More than 80 arrested in third night of St. Louis protests
Susannah Cullinane, CNN | 9/18/2017, 7:29 a.m.
(CNN) -- More than 80 people were arrested after a third night of demonstrations in St. Louis over the acquittal of a former police officer who had been charged with first-degree murder.
Arrests came after police officers were assaulted and "a concentrated area" was hit with vandalism including broken windows, broken sidewalk flower pots and overturned trash cans, acting Police Commissioner Larry O'Toole told media at a briefing late Sunday.
"Some criminals assaulted law enforcement officers and threw chemicals and rocks at them. All of the officers' injuries were minor or moderate. All will be returned to duty soon," O'Toole said.
"We're in control, this is our city, and we're going to protect it."
St. Louis Mayor Lyda Krewson blamed the vandalism on "agitators."
"We saw again that the vast majority of protestors are nonviolent," Krewson said at the media briefing.
"The days have been calm, but the nights have been destructive. After the demonstrations, organizers announce that the daytime protests over. But a group of agitators stay behind apparently intent on breaking windows and destroying property. This is not acceptable," Krewson added.
"We have work to do here in the city. We need more and better opportunities for all our citizens but destruction cannot be tolerated," she said. "Law enforcement has my full support."
It was the third night of demonstrations that began Friday after a former police officer was acquitted in the shooting death of a motorist.
In December 2011, then St. Louis officer Jason Stockley shot and killed motorist Anthony Lamar Smith, 24, after a police chase over a suspected drug deal.
Stockley argued that before firing he had ordered Smith to show his hands and believed the suspect was reaching for a handgun. He said he entered Smith's car to locate the weapon and render it safe. Prosecutors argued that a revolver found in Smith's car had been planted by Stockley to justify the shooting.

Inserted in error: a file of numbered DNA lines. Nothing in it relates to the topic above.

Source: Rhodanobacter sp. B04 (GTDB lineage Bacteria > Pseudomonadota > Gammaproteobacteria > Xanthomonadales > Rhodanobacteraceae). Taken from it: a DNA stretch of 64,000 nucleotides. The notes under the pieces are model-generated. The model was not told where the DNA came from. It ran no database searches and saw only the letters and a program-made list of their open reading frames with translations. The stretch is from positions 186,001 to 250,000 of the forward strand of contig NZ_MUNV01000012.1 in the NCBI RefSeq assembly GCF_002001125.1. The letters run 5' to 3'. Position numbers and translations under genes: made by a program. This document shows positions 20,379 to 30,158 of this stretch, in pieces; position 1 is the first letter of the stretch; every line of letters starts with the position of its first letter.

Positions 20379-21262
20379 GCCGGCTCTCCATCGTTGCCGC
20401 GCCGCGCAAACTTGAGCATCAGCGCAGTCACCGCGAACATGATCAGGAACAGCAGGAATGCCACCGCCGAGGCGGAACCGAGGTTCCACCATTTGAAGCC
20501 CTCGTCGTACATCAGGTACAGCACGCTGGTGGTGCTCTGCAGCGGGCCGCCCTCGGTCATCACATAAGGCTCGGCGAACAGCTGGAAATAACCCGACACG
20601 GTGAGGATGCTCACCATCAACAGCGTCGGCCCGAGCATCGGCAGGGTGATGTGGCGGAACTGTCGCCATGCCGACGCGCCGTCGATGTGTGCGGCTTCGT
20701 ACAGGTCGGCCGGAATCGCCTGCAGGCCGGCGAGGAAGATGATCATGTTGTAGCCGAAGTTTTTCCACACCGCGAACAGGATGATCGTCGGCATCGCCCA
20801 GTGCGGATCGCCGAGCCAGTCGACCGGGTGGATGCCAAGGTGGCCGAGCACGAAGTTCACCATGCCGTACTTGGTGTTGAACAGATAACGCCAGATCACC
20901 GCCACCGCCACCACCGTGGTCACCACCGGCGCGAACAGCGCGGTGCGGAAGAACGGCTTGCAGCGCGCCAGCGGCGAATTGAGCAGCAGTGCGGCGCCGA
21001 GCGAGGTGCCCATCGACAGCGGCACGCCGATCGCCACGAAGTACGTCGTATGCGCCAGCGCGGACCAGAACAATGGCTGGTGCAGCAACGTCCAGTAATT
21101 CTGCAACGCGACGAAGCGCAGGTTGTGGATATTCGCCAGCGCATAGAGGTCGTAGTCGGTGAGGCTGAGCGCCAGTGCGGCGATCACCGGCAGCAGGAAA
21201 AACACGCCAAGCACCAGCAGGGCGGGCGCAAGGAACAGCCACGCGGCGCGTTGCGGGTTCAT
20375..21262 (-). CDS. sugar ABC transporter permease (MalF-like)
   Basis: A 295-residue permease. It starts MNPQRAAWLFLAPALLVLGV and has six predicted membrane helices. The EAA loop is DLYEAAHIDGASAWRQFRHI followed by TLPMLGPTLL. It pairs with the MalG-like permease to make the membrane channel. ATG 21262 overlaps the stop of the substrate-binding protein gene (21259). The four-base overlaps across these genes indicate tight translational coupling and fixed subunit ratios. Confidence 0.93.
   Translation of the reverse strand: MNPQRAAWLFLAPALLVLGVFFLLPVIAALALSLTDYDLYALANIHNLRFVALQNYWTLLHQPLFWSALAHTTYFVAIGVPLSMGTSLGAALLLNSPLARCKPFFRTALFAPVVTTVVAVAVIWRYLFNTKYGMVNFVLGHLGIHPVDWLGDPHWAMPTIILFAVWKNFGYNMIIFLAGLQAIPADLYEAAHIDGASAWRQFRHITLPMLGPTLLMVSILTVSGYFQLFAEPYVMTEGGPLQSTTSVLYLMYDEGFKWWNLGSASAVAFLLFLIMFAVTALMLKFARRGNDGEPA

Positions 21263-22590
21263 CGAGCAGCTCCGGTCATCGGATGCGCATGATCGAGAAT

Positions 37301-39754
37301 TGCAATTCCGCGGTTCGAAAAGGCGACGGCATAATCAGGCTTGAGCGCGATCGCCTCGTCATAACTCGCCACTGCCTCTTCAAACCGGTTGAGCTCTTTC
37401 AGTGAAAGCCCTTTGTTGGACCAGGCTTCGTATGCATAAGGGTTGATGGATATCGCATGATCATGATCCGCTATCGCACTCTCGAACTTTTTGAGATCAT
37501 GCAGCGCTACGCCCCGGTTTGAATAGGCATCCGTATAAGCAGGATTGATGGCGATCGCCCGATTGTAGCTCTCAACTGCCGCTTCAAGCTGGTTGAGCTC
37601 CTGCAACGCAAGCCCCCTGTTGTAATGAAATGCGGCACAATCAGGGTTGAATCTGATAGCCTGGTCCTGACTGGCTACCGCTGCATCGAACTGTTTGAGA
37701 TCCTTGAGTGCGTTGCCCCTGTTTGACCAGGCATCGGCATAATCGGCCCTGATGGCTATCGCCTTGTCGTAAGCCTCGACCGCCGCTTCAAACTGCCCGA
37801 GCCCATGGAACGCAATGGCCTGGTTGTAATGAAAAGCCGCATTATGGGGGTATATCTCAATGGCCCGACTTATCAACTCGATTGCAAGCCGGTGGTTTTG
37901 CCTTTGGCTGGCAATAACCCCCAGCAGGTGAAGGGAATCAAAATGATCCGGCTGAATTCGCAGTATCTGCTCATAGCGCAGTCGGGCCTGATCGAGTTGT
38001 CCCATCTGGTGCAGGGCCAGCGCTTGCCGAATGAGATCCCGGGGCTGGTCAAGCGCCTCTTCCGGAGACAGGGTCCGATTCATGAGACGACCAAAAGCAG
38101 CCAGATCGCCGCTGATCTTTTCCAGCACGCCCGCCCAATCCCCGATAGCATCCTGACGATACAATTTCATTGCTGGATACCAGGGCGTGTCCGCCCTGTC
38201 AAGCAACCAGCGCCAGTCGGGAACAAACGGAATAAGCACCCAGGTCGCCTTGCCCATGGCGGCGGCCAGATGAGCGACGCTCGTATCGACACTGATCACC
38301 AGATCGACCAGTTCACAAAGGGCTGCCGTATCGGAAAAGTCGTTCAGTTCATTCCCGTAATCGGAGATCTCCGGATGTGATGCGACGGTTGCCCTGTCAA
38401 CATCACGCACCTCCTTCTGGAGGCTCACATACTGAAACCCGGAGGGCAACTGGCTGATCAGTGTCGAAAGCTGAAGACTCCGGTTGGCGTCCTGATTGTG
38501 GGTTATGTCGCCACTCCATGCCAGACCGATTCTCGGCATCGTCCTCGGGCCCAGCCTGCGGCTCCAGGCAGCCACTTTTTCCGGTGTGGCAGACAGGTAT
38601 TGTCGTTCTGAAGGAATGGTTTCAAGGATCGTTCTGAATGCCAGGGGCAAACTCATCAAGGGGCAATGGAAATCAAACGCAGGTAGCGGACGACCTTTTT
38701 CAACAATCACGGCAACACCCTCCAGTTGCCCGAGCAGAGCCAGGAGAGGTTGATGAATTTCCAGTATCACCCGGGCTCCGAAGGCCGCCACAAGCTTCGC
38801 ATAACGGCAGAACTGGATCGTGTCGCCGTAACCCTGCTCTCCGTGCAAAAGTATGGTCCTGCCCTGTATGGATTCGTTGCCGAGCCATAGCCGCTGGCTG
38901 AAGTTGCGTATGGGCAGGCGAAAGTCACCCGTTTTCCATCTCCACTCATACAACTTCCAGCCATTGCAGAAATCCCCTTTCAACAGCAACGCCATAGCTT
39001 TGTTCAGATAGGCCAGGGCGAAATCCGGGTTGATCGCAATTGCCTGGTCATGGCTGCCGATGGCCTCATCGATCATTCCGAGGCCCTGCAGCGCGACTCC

In Friday's ruling acquitting Stockley, St. Louis Circuit Judge Timothy Wilson said the prosecution's argument was "not supported by the evidence." The gun was too large, Wilson said, for Stockley to hide it from the cameras at the scene.
Friday and Saturday protests
The city had been on edge for days during the trial and demonstrations began soon after the acquittal was announced.
On Friday some protesters locked arms and prayed together, but within hours others smashed the windshield of a police vehicle and threw water bottles, rocks and bricks at law enforcement.
St. Louis police said the demonstrators later threw rocks at the mayor's home and that 11 law enforcement officers had been injured.
At least 33 people were arrested, according to a police tweet. Video footage showed officers using tear gas to disperse the crowds after police said the protests were considered an unlawful assembly. O'Toole said his officers used pepper balls.
On Saturday, peaceful protests also heated up with a group of protesters throwing bricks, rocks and projectiles with paint at police as officers tried to disperse the crowds Saturday. Nine people were arrested.
Some people vented about the court's decision to acquit Stockley, others called for some city leaders to step down.
Demonstrators briefly invaded two area malls over the weekend. Many chanted, "Black lives matter," video on social media shows. Stockley is white; the man he killed was black.
Stockley left the St. Louis Metropolitan Police Department in August 2013. Later that year, the St. Louis police board settled a wrongful death suit with Smith's survivors for $900,000.
State and federal authorities did not initially prosecute Stockley, but in the Ferguson protests aftermath, then-St. Louis Circuit Attorney Jennifer Joyce charged him with first-degree murder in May 2016, citing new evidence. Ferguson is a suburb of St. Louis.
After Friday's ruling, Smith's family said they believed the judge had made the wrong decision and they would look at taking other legal steps.